Container gardening.

Discussion in 'Gardening & Plant Propagation' started by r.h. in okla., Jan 16, 2004.

  1. Question for you people who do container gardening. What all do you use for containers and what do you plant in them? I'm thinking about saving all my gallon milk jugs, placeing them on a bench of some type and plant pepper plants in them. Maybe try some other containers with other types of veggies. What pro's and con's have you found.
     
  2. PonderosaQ

    PonderosaQ Well-Known Member Supporter

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    Jan 12, 2004
    Location:
    SW VA
    What to use for containers...depends on what the good Lord provides. Things I have used....5 gallon buckets, old wood boxes, plastic cement mixing containers, kiddie swimming pools, containers from the dollar store that hold about 6-7 gallons and have plastic rope handles. I wouldn't use gallon jugs myself as they would dry out so fast in the heat of summer unless you set up a drip system or the like. For planting medium I often fill the bottom with horse manure of any age and then add planting mix with added compost. The horse manure rots down and may even provide some heat plus it saves on the need for so much "good dirt". Of course you could put pretty much anything in the bottom of a deep container since few root grow that deep.

    I plant just about anything in containers, peppers, beans, tomatoes etc. In a shallow container, like a plastic kiddie pool, I'd do lettuce, radishes onions etc. In fact I usually have one of those going most of year with Remay over it for frost and deer protection with something in it. A buckt of herbs is nice too cos you can bring it in when frost threatens and have fresh herbs later in the fall.

    Use your imagination and have fun!

    Liz
     

  3. Liz, your probably right about not using gallon milk jugs. I just got to thinking about those uv sun rays, those milk jugs maynot even last all the way through the summer. Especially here when the summer draught temperatures can reach 112 degrees. I'd probably would want to use something with a little more thickness, metal, or wood containers of some sort. I was thinking that maybe using milk jugs I could move them to a shadier spot when the hot summer sun starts getting real hot. I usually end up losing most of my garden when the annual summer drought hits, this is why I'm trying to find new ways of gardening.
     
  4. Many of the expenditures that gardeners make for containers and equipment can be cut down by re-using items you already have at home. Margarine tubs, yogurt & cottage cheese containers and egg cartons are fantastic for seed starting. Old gardening boots, wheelbarrows, toolboxes, kiddy pools, old bbq grills, boats, tubs, toilets and semi truck tire rims can make whimsical substitutes for expensive outdoor containers. Window frames can be converted into cold frames and plastic milk jugs and pop bottles can be used to make a mini greenhouses or hot caps. I have about 4 washer tubs and dryer tubs that were picked up…free…at the local dump. They are my favorite because they can hold so much. They can be made to look very nice. I have wrapped flexible plastic grill work around some. In my greenhouse I usually plant tomatoes in the tubs. On the floor below are kiddy swimming pools for the vegetable w/ shallower roots. The idea is just about anything that will hold the soil. Some interesting sites:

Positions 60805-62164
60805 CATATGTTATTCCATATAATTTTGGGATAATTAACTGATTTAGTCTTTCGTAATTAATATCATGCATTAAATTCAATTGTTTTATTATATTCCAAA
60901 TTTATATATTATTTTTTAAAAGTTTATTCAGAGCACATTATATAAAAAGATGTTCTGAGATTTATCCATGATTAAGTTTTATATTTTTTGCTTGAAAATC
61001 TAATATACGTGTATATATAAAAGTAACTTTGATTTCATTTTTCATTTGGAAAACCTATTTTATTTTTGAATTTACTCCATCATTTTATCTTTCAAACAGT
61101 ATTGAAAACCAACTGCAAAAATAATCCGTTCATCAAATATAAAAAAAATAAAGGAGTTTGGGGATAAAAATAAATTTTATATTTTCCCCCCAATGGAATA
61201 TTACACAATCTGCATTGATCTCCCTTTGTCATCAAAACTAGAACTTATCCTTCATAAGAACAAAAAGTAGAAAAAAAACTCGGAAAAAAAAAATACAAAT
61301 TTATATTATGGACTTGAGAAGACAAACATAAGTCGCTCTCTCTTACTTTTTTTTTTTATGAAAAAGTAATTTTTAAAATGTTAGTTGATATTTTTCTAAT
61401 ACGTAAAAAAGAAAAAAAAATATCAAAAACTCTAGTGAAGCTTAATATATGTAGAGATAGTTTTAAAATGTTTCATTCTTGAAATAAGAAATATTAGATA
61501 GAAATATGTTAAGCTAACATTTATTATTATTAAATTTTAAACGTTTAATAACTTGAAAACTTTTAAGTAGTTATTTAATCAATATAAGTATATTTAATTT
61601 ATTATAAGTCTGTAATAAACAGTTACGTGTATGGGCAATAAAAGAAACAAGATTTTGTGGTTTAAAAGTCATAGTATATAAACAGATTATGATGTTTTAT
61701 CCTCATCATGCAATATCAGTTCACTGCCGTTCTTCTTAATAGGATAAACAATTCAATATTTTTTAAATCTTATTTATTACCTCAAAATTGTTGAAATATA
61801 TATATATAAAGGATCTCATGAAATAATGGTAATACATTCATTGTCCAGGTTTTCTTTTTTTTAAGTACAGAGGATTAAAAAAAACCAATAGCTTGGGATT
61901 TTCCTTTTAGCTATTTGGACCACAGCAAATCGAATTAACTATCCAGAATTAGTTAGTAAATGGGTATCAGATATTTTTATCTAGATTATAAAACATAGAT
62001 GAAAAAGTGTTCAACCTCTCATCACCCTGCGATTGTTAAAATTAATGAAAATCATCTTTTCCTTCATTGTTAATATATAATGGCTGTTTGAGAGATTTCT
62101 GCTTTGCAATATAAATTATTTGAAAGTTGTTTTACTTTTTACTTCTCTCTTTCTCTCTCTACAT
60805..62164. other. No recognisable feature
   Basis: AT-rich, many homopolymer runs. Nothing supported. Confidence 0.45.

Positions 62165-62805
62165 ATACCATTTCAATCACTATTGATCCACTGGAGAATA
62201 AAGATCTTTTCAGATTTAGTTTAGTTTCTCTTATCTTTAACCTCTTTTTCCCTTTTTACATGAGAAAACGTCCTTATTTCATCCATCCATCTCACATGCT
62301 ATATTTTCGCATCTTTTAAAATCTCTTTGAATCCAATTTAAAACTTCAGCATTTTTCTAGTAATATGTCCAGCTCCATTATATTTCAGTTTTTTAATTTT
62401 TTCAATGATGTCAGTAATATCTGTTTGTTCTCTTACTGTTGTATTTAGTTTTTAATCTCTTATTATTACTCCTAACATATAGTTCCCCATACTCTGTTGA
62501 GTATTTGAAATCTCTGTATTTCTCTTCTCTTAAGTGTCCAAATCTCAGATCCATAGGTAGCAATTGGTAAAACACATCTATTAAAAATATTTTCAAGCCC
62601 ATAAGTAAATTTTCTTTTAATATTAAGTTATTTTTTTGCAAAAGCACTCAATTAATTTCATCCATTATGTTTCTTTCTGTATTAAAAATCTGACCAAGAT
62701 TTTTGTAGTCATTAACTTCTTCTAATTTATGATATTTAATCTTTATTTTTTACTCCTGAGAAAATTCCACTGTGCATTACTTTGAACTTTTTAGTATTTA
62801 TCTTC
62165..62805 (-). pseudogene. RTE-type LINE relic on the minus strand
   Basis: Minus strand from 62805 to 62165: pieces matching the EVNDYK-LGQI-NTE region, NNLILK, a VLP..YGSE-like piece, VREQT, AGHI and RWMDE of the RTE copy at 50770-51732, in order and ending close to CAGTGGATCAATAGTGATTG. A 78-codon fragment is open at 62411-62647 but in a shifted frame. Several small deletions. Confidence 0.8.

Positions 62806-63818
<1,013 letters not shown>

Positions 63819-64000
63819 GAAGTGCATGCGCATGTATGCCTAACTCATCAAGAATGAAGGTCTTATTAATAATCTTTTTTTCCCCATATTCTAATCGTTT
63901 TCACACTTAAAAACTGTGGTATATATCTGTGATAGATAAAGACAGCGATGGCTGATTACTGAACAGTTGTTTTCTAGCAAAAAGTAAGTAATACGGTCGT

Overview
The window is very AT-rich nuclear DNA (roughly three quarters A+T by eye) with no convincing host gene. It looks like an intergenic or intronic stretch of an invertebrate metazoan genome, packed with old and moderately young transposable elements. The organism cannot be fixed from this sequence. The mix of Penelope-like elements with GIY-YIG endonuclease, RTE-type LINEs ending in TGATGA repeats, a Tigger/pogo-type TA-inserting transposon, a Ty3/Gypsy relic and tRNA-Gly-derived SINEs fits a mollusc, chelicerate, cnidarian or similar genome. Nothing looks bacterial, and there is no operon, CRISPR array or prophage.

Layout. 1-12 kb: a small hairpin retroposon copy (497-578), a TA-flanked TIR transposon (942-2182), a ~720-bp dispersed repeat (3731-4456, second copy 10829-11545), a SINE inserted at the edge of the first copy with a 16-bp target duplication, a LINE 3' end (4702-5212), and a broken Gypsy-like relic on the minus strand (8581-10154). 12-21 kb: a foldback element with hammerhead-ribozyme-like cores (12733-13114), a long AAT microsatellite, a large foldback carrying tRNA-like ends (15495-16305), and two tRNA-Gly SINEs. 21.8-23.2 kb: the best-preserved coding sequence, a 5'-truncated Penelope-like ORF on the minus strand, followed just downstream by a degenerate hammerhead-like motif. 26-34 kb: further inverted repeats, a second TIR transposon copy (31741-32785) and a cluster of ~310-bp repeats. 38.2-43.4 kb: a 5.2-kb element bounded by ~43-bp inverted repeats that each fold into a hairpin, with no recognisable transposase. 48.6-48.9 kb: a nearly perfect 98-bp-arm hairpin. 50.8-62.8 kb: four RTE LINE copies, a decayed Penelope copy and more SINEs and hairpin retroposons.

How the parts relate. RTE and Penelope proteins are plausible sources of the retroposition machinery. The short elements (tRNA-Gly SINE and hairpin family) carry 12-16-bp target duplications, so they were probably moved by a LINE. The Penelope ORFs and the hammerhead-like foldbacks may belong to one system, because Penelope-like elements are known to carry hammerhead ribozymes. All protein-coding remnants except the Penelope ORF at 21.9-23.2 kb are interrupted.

http://www.gardenguides.com/TipsandTechniques/container.htm

    http://gardening.about.com/cs/msub24/index.htm?once=true&

    http://www.backwoodshome.com/articles/wolcott61.html
     
  5. Jay1

    Jay1 Active Member

    Messages:
    36
    Joined:
    May 30, 2002
    Many of the expenditures that gardeners make for containers and equipment can be cut down by re-using items you already have at home. Margarine tubs, yogurt & cottage cheese containers and egg cartons are fantastic for seed starting. Old gardening boots, wheelbarrows, toolboxes, kiddy pools, old bbq grills, boats, tubs, toilets and semi truck tire rims can make whimsical substitutes for expensive outdoor containers. Window frames can be converted into cold frames and plastic milk jugs and pop bottles can be used to make a mini greenhouses or hot caps. I have about 4 washer tubs and dryer tubs that were picked up…free…at the local dump. They are my favorite because they can hold so much. They can be made to look very nice. I have wrapped flexible plastic grill work around some. In my greenhouse I usually plant tomatoes in the tubs. On the floor below are kiddy swimming pools for the vegetable w/ shallower roots. The idea is just about anything that will hold the soil. Some interesting sites:

    http://www.gardenguides.com/TipsandTechniques/container.htm

    http://gardening.about.com/cs/msub24/index.htm?once=true&

    http://www.backwoodshome.com/articles/wolcott61.html

    edited to add:
    oops....see what happens when not logged in. LOL The more I try to delete the more messed up....so....please delete the above post..many thanks.
     
  6. gobug

    gobug Well-Known Member Supporter

    Messages:
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    Dec 9, 2003
    Location:
    Colorado
    I worked for a seed company that had a test plot of plants in containers. You can grow anything, but the water will be a burden. They had to water the containers twice or three times a day in the hottest part of the summer. You could shield the containers and surround/cover them with mulch. You'll also find some seed companies have seeds that are bred for container growing.

    I tried to grow parsley in a deep (15") container. It has a long tap root. Since it's a biennial, I thought I could bring it in. It lasted longer, like Liz said, but it didn't make it through the winter. gobug